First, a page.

As the kid who spent recess talking to trees and spiders and clouds, I was no social butterfly: making friends was a kamikaze mission. With the little self-respect I had on the line, I waxed and waned, peaking out of my shell every once in a while, only to feel like a Martian child. I saw my quirky personality and misshapen body as failed prerequisites to the normal and happy lives my peers leading. I knew they were happy, because my body kept them laughing daily, weekly, yearly. Fitting in meant the acknowledgement of my existence, even if that existence wasn’t one I identified with. I became fixated on Femininity, “being like all the other girls”, as it seemed like the only escape from the taunting, and the concurrent self-hatred.

Beginning in innocence, I took up sports in middle school. It was a great way for me to express my true gender in an acceptable way, and, as a side effect, it was way for someone who was legitimately overweight to exercise. My parents were excited for me to have an opportunity to make friends, but friends weren’t made and, given my obsessive nature, exercising became a perpetual preoccupation; it was “all in the name of the sport”. Any free time I got was dedicated to working out. The minute I got home I would make any excuse to go up to my room to pump out 3 sets of 20 push-ups. I spent the hours leading up to soccer practices sprawled out across my bedroom floor stretching muscles I didn’t know I had. And I would make sure to get to practice early and stay late after to run laps. As soon as I got home I would shower and change, only to sweat all over again. Sets had to be done in odd numbers and reps had to be done in multiples of 5 greater than 10, incomplete sets would have to be redone, and the rules were ridged and infinite. It was insanity. I would work out until I cried, and it was never enough.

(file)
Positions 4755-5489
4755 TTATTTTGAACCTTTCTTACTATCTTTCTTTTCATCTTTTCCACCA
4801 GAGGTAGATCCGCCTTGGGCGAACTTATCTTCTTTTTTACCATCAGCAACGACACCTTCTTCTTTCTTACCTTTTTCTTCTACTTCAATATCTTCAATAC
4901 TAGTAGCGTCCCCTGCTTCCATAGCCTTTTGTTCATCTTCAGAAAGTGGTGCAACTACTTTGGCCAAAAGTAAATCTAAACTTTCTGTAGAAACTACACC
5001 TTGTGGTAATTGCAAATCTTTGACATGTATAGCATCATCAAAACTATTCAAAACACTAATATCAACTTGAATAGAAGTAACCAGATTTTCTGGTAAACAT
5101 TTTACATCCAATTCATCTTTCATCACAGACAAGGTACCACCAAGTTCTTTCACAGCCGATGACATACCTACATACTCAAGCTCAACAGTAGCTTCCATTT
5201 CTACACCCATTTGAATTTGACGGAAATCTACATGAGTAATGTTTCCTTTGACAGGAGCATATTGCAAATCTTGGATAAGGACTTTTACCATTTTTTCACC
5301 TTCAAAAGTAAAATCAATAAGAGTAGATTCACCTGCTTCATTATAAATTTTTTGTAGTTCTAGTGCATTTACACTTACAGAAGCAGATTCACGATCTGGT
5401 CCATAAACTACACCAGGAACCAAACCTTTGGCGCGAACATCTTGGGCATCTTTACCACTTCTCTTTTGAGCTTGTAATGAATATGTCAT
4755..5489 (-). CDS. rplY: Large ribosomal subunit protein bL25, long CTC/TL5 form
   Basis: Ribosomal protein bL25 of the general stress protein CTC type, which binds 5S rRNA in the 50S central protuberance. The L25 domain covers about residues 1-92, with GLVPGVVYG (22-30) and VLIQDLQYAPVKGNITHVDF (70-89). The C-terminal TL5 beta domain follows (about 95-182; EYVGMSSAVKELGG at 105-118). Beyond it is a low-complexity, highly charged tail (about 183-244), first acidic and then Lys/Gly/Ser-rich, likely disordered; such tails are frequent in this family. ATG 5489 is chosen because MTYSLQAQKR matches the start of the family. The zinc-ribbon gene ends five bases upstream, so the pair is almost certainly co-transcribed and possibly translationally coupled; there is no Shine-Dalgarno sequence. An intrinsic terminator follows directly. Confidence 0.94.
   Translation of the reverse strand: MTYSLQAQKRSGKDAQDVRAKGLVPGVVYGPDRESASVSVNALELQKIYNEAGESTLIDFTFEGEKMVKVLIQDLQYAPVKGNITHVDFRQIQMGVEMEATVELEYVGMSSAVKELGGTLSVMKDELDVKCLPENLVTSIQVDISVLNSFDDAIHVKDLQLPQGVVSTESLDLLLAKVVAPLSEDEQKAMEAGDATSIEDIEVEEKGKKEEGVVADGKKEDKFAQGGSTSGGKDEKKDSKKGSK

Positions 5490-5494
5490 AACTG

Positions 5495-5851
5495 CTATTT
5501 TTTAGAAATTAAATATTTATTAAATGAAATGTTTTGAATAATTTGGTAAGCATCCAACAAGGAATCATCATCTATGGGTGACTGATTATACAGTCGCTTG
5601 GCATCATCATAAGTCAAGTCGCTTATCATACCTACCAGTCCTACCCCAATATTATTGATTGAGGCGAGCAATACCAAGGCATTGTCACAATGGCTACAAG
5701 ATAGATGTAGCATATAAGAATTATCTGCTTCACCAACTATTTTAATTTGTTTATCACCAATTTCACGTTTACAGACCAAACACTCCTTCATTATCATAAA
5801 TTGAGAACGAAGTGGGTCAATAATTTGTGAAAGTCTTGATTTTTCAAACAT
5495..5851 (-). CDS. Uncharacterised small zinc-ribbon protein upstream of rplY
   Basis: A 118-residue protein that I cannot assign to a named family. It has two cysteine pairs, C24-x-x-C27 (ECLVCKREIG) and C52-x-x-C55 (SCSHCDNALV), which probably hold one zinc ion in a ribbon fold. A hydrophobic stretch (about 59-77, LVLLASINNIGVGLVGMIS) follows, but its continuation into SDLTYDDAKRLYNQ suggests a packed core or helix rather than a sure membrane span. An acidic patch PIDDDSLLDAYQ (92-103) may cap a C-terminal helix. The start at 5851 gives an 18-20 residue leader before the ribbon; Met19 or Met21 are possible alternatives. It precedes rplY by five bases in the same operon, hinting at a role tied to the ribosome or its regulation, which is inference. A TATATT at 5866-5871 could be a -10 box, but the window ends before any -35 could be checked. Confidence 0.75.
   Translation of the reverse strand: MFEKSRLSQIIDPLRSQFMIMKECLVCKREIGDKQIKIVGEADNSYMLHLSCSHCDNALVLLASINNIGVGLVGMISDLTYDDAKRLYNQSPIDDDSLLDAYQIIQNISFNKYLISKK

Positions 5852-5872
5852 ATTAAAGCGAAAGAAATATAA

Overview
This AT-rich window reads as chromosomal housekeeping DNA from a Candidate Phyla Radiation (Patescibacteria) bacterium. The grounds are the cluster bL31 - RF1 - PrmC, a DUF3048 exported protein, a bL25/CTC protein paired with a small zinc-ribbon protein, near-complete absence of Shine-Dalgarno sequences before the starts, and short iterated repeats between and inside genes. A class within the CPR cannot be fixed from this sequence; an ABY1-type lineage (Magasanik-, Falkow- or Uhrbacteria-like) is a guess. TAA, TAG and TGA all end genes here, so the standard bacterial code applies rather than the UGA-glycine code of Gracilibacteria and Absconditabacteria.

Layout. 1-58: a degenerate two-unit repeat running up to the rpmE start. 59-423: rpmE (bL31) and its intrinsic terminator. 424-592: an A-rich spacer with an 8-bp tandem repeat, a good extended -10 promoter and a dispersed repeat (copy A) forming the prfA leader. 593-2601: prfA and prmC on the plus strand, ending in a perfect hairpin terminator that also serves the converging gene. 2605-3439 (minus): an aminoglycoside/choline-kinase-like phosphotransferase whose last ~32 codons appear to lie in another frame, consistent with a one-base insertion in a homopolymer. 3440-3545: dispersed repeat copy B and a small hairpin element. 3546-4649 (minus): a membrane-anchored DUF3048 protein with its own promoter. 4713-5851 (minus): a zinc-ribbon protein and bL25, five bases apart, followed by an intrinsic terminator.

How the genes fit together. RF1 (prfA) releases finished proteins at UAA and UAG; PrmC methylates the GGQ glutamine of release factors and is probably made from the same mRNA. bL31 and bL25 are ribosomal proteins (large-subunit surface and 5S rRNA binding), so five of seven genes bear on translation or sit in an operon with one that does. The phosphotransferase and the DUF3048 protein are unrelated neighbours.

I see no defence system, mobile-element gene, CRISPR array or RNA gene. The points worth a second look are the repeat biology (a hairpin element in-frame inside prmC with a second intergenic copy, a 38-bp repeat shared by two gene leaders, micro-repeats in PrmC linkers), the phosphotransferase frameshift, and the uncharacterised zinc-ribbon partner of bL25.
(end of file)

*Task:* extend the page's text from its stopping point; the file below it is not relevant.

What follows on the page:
Before I got into high school I had moved across the country. Having thought I left my sports and obsessive exercising behind, I felt the need to compensate by controlling my food intake. I had no friends to hold me accountable for what I was doing, and I thought nothing of it. Why would skipping lunch be of any concern? I gave myself excuses to justify my behavior: I had homework to do or I needed to study. It wasn’t all bad though; all the time spent not eating was spent writing. It was as an outlet for my mental misconduct. I would spend a lot of lunch periods alone scribbling burning frustrations, angers, and sadness into overused notebooks. This regurgitation of pure emotion was keeping me grounded as I melted into a deep and long episode of depression. I spent many afternoons and evenings after school sleeping or lying in bed staring at the wall, sometimes missing dinner. I was constantly exhausted, and as it took its toll on my energy levels, I found new methods of manipulation. I would chew entire packs of gum, hoping to curb my hunger. What I didn’t realize at the time was that the main ingredient in that chewing gum was a laxative, and it secretly contributed to my obsession. I would negotiate with myself, punishing myself through self-mutilation and self-destruction whenever I broke my self-imposed discipline. My body was a slave to my mind.

When I finally decided to get back into sports, my obsessive exercising became justified again. In fear of fainting on the track, I would take my 100 calorie pack into the bathroom stall right before practice and eat as quietly as I could. I couldn’t stand to eat in front of people, as if eating was a physical projection of the mental view I had of my own body. My wounded self-image continued to lead me astray, and by the time I graduated I had failed a class, gotten caught smoking at school, experimented with drugs, and was dangerously dependent on alcohol. I had gained and lost weight continuously through high school, and no matter what I looked like or how much I weight I still wasn’t happy. My methods of coping only made matters worse.